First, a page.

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Honours & Awards (merged)

Art Johnson

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It has come down from the Governor General‘s office that two members of the 48th Highlanders of Canada, Lieut. Martinis and MCpl Stibbard have been awarded the Medal of Bravery (MB).

Canadian Bravery Decorations are national honours awarded to recognize acts of courage. The Medal of Bravery is awarded for acts of bravery in hazardous circumstances. A recipient is entitled to use the letters "MB" on all occasions when the use of such letters is customary

This award is as a result of their actions on September 11, 2001. As we know the USA was attacked by terrorists on this day. The Armoury was in a lock down condition with security on the main gate.

Lieut. Martinis and MCpl. Stibbard were on the gate when approached by one of the local residents, well known within the Armoury as a harmless but frequent visitor. This individual was told he could not enter MPA, at this point he started to become somewhat excited. The two Highlanders had to restrain him from attempted entry into MPA.

At this point two Toronto‘s Police officers on patrol were driving by on Queen Street and noticed the commotion and pulled in. The Highlanders backed off to allow the civil authorities to do their thing, when the local resident sucker punched one of the cops and then attacked the other. They all fell to the ground in a struggle with the two Highlanders not sure if they should enter the fray when one of the cops yelled "He‘s got my gun!". At this point Lieut. Martinis and MCpl Stibbard leaped into action, entered the fray and disarmed the resident.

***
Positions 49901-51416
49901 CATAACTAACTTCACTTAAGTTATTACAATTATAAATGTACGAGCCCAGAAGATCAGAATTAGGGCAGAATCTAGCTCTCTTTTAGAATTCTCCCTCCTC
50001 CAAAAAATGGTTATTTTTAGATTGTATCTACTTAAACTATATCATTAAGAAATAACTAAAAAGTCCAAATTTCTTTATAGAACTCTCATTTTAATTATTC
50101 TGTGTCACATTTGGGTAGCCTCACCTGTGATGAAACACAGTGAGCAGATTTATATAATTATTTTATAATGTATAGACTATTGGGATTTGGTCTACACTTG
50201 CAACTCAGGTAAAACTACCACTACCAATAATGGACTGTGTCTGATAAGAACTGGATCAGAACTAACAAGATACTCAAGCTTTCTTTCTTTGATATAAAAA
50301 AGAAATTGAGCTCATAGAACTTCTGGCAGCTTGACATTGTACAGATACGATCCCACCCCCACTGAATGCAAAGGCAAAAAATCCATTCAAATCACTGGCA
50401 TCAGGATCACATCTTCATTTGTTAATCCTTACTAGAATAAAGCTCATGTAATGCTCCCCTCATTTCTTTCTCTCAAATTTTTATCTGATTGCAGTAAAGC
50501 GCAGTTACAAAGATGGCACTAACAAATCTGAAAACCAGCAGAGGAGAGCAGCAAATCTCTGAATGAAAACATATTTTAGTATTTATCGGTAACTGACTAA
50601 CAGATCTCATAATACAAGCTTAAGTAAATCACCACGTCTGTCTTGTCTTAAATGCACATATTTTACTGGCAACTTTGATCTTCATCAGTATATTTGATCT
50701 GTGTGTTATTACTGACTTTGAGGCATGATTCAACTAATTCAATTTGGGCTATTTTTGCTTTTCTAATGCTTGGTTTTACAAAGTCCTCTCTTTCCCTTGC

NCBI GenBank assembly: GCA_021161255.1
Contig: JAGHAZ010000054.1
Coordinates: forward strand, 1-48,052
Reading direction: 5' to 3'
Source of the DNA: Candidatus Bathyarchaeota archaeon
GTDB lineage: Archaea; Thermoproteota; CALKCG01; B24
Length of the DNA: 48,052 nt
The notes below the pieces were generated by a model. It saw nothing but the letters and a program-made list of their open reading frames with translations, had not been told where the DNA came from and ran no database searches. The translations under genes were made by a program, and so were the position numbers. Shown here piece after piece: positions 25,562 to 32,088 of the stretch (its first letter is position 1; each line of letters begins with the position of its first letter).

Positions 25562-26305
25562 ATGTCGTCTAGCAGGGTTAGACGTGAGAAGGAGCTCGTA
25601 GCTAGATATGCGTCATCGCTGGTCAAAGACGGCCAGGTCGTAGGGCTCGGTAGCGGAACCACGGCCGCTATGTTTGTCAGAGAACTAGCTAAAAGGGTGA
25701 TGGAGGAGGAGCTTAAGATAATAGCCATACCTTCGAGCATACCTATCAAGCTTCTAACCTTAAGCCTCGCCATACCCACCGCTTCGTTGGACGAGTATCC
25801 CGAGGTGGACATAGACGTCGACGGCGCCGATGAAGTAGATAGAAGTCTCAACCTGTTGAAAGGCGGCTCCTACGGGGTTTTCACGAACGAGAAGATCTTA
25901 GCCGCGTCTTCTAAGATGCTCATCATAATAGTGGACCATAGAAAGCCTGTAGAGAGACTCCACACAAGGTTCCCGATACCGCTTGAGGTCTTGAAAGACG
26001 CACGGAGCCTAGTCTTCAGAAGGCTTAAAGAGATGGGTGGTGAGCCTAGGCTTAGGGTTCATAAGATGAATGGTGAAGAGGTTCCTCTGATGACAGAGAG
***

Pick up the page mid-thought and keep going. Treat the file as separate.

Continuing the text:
The Toronto Police were of the opinion that if they had not entered the fray then one police office would have been shot, the pistol was under his armpit, above his bulletproof vest, and the second officer may have been shot as well. Lt. Col. Turner upon learning of the incident had an investigation ordered, and with supporting documentation from Toronto Police the nominations were sent higher.

The award presentation will be made by the Governor General, exact date to be confirmed, some time prior to 18 Dec. 02 in Ottawa.

It is nice to see a small silver lining to a horrible day in history come to light.

Dileas Gu Brath.

Doug Chappell
.
 

Michael Dorosh

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Congratulations to the two Highlanders; they follow in the footsteps of many brave men of the 48th - the majority of whom have never been decorated for their valour.
 
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Harry

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I have a strange feeling that the Gee Gee will through the recognition of service and acts like the aforementioned bring to the forefront the sacrifice and duty our Canadian Forces in the service of Canada and Canadians.

And in recognizing our sailors, soldiers and airmen assist in the rebuilding of moral and esprit de corp that has been in short supply for some time.

In an aside, I have a feeling the PM never planned on her being so proactive in areas outside of the arts.

At this time in our countries living history and in the disposition of our CF, she is exactly what we need. She is proving herself like few before her have and in her actions is slowly rebuilding the institutional representation of Canada and I believe, ultimately what we as Canadians will grasp as our identity.

Many of us here, have been, seen and lived some of the crappier aspects of service in the past while, but I can say that I finally see a light at the end of the tunnel.